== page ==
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24 Minding the harms: a brain imaging & overdiagnosis workshop
  1. Diana Withrow1,
  2. Amy Berrington de Gonzalez2,
  3. John Brandt Broderson3,
  4. Andrew Solomon4
  1. 1University of Oxford, Oxford, UK
  2. 2Institute for Cancer Research, London, UK
  3. 3University of Copenhagen, Denmark, Denmark
  4. 4University of Vermont Medical Center, Burlington, UK


Background Throughout the world, the number and quality of head CT and MRI scans is increasing. While this proliferation of imaging will ideally result in earlier and more accurate diagnoses, it will inevitably result in higher numbers of incidental findings. Unruptured intracranial aneurysms, longstanding developmental anomalies such as arachnoid cysts or Chiari malformations, or non-malignant brain tumours are just some of the entities that may be detected incidentally. In the US and the UK, for example, rates of non-malignant meningioma are increasing. In both settings, we found that the increase was driven by increases in tumours classified as ‘radiographically diagnosed’, which tend to be smaller tumours not requiring immediate intervention. These findings provide evidence of the potential impacts of changing imaging practices.

We have identified four points along the diagnostic continuum whereby policy and/or interventions could be made to mitigate the risks over overdetection, overdiagnosis, and overtreatment: (1) the threshold for scanning and number of scans; (2) the fidelity of the imaging modality (e.g. the thickness of CT scan slices and the differing sensitivity of MRI and CT to discriminate particular pathologies) (3) diagnosis and risk communication; (4) management of incidental findings.

Methods In the first third of the workshop (30 minutes), we will hear from experts about the state of evidence of benefits and harms of brain imaging. In the second third, participants will form groups according to the four themes enumerated above and prioritize key research questions addressing overdiagnosis within those themes. Finally, participants will brainstorm methods to answer one of their key research questions.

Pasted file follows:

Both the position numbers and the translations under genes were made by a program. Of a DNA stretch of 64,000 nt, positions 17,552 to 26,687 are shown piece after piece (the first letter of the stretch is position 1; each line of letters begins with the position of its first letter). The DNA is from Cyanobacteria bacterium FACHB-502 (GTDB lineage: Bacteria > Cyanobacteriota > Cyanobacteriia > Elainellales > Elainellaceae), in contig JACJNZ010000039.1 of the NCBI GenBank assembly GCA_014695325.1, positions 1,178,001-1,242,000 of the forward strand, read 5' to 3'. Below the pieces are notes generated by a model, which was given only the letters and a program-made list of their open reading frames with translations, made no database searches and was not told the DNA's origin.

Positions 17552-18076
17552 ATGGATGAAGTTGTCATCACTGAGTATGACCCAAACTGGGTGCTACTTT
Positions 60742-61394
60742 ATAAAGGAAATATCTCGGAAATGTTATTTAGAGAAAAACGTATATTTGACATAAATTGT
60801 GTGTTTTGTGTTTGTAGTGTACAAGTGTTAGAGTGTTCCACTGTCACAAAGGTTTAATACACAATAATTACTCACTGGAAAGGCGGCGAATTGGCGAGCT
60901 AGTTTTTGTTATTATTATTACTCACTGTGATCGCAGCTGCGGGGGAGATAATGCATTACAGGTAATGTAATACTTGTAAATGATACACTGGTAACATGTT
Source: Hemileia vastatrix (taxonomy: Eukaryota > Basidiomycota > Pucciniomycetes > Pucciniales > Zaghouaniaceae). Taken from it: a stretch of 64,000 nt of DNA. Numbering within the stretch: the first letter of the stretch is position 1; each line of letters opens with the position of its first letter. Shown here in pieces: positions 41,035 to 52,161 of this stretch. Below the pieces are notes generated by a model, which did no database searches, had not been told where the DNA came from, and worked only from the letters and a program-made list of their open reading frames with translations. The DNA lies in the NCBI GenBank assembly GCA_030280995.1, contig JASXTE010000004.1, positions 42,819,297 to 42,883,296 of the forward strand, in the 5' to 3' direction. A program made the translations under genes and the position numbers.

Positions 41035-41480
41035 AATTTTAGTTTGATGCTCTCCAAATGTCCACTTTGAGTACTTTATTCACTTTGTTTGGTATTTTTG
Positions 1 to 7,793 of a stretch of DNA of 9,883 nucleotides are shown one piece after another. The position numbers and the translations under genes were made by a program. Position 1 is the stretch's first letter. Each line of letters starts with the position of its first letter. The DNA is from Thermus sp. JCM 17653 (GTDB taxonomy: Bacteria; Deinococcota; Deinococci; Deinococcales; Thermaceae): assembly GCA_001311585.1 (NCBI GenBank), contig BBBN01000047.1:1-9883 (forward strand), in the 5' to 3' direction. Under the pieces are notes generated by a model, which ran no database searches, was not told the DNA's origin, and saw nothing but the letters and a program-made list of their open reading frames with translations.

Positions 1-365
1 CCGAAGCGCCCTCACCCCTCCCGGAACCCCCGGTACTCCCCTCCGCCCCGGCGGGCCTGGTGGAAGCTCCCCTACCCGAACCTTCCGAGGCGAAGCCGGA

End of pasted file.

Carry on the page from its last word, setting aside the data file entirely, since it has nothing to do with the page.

Objectives Using a framework of the diagnostic pathway, the objectives of this workshop are to: Discuss and identify the most pressing research questions related to brain imaging and overdetection/overdiagnosis; Identify methods to pursue these questions; create a virtual interest group to spark & sustain new multidisciplinary collaborations. Following the workshop, volunteers from the group will convene to produce a commentary for publication summarizing the key conclusions.

Chair & Panelists Diana Withrow (Chair).

Senior Research Fellow, Nuffield Department of Primary Care Health Sciences, University of Oxford, UK.

Relevant research interests Cancer epidemiology, early detection and diagnosis.

Amy Berrington de Gonzalez (Panelist).

Professor & Team Lead, Clinical Cancer Epidemiology, The Institute of Cancer Research, London, UK.

Relevant research interests Late effects of medical radiation.

John Brandt Brodersen (Panelist).

Professor & General Practitioner, Department of Public Health, University of Copenhagen, Denmark.

Relevant research interests Psychosocial consequences of false-positive test results and overdiagnosis.

Andrew Solomon (Panelist).

Associate Professor & Neurologist, University of Vermont Medical Center, Burlington, Vermont, USA.

Relevant research interests Definition and overdiagnosis of multiple sclerosis.

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